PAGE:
Communities Can Rein in Devastating N.E. River Flooding Says UMass Amherst RiverSmart Study

AMHERST, Mass. – Flooding of the kind that devastated towns throughout central New England in September 2011 can be profoundly mitigated with relatively little in the way of additional cost and regulatory change, according to a new study by University of Massachusetts Amherst researchers.

The study, a product of the three-year RiverSmart Communities Project will be released at 4 p.m. on Friday, Dec. 2 at McCusker’s Market, 3 State St., Shelburne Falls—village that witnessed dramatic and powerful river flooding during 2011’s Tropical Storm Irene. Members of the research team, including UMass Amherst associate professor of geology and lead researcher Eve Vogel, will be present.

Titled “Supporting New England Communities to Become River-Smart—Policies and Programs that Can Help New England Towns Thrive Despite River Floods,”the studyoffers the most complete analysis to date of the dynamics of the stream flooding that has repeatedly devastated New England towns, and offers five new and very specific strategies for communities to help prevent that flooding in the future.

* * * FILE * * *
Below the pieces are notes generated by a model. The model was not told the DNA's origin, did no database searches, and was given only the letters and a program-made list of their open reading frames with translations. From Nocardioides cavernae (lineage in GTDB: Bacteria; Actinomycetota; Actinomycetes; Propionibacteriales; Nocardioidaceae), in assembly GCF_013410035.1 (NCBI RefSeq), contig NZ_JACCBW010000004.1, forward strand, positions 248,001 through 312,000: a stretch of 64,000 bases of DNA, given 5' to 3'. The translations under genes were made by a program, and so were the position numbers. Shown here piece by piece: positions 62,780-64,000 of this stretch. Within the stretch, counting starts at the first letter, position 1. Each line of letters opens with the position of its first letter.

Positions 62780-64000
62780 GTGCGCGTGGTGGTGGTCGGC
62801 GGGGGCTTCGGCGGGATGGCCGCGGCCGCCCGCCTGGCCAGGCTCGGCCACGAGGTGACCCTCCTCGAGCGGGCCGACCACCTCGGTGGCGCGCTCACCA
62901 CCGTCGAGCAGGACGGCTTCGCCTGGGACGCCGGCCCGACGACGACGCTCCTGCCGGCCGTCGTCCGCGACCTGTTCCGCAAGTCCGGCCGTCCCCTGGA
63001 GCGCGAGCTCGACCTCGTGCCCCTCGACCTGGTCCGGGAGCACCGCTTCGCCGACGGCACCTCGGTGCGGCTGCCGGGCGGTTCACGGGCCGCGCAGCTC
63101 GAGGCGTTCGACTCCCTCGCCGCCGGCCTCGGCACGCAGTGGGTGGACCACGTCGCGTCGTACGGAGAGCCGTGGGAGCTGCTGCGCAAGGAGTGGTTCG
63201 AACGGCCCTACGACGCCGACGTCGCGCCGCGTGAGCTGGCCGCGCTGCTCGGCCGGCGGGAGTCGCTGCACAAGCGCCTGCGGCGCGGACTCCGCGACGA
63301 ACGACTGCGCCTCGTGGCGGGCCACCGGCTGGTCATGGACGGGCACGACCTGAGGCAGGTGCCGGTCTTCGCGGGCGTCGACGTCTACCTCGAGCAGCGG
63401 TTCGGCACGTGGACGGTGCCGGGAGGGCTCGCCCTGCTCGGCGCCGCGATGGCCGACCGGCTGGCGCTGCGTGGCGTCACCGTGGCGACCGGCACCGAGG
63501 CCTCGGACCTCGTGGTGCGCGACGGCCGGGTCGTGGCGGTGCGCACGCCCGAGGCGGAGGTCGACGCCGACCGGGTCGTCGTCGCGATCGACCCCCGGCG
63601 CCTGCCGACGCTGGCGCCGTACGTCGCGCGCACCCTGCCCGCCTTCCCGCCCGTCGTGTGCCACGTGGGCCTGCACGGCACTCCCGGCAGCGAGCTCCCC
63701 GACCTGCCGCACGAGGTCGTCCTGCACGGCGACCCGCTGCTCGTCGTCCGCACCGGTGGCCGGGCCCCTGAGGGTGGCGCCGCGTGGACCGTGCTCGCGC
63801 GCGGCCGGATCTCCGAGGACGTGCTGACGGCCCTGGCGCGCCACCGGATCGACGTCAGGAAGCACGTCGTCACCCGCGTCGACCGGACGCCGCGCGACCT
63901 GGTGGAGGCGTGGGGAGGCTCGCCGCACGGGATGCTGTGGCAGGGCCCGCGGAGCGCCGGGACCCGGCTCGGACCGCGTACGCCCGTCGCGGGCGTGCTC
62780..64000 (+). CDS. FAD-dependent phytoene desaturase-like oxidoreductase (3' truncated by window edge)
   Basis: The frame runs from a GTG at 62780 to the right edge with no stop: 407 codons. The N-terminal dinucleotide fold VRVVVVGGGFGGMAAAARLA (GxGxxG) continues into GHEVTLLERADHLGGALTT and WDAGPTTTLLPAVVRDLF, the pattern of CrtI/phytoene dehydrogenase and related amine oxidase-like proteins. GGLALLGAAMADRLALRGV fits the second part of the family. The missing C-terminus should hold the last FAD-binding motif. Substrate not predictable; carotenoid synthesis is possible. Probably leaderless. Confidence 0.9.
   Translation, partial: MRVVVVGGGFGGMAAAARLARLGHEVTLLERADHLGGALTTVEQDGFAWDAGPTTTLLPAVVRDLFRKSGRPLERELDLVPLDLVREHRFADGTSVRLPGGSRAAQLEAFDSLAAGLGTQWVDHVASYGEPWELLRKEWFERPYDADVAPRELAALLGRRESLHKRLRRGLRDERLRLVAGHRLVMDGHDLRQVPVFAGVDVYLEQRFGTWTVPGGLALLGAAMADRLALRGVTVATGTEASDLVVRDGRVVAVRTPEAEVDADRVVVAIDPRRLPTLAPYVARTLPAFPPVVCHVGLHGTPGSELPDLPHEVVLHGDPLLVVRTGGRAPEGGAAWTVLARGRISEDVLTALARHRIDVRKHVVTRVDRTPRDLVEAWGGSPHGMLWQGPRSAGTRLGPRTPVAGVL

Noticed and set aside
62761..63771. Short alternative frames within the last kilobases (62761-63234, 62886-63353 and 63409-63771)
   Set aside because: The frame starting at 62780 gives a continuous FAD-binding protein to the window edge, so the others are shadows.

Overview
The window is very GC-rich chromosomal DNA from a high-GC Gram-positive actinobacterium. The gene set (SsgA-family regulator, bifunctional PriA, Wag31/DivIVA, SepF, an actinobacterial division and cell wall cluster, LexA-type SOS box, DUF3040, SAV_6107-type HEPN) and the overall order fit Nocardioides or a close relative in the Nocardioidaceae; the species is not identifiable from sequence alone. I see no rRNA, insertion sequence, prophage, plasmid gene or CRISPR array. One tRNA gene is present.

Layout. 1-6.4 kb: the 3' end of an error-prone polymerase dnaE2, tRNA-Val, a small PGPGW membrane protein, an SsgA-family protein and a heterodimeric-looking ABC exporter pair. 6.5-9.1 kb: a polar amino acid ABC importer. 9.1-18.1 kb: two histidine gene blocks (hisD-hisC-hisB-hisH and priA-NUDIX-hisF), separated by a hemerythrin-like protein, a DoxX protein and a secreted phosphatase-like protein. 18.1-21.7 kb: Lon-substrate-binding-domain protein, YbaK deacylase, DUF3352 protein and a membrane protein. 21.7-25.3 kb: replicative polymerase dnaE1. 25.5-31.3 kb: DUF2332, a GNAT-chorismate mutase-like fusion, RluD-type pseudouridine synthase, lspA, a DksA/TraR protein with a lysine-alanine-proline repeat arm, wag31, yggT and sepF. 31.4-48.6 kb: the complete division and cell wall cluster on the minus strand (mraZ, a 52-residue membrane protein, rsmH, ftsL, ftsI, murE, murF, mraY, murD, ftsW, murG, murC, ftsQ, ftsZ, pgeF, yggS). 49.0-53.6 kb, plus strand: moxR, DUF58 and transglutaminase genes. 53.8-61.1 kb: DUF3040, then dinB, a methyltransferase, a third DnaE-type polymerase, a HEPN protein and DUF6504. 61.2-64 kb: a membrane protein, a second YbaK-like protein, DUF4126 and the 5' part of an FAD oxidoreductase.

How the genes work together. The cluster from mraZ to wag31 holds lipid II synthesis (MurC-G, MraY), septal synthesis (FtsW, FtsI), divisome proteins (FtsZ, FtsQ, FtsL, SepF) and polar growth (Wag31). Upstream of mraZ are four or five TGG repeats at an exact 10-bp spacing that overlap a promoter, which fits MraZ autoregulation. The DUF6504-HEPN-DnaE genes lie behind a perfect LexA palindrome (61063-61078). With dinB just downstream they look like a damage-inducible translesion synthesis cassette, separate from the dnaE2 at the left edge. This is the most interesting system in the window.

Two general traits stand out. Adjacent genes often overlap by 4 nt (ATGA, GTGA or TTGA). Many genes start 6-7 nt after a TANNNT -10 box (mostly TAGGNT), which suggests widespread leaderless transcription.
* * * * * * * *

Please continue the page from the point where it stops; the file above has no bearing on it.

While rivers and streams have long been critical to economy, recreation and environmental integrity of New England communities, they have become more and more constricted by construction and attempts to control them, and they have shown that “when they flood, they swell even more than before, exert more force, and often carry more sediment and debris,” according to the study.

“These more powerful flooded rivers have the ability to blow out even our new modern infrastructure—often with catastrophic results for roads, bridges, buildings and people. Replacement costs are enormous, and often repeat.”

Instead of prescribing major new construction, the study focuses on understanding fluvial geomorphology of rivers—the way they move and change over time, and how the flow of water interacts with the movement dirt, sand, gravel, boulders and debris such as downed trees and branches.

The five recommendations, to be outlined by the report’s authors as part of the Dec. 2 program, focus on making towns more resilient in the face of flooding, and helping federal and state programs to become significantly more effective and helpful to those towns. They include:

  • develop fluvial hazard assessments
  • upgrade vulnerable stream crossing infrastructure
  • support river-smart planning and mitigation
  • provide outreach and training on river dynamics and river-smart practice
  • designate, recognize and support river-smart regional intermediaries

The RiverSmart Communities Project is funded by UMass Amherst’s College of Natural Sciences and UMass Extension, with additional support from the U.S. Department of Agriculture and the Institute for Water Resources.

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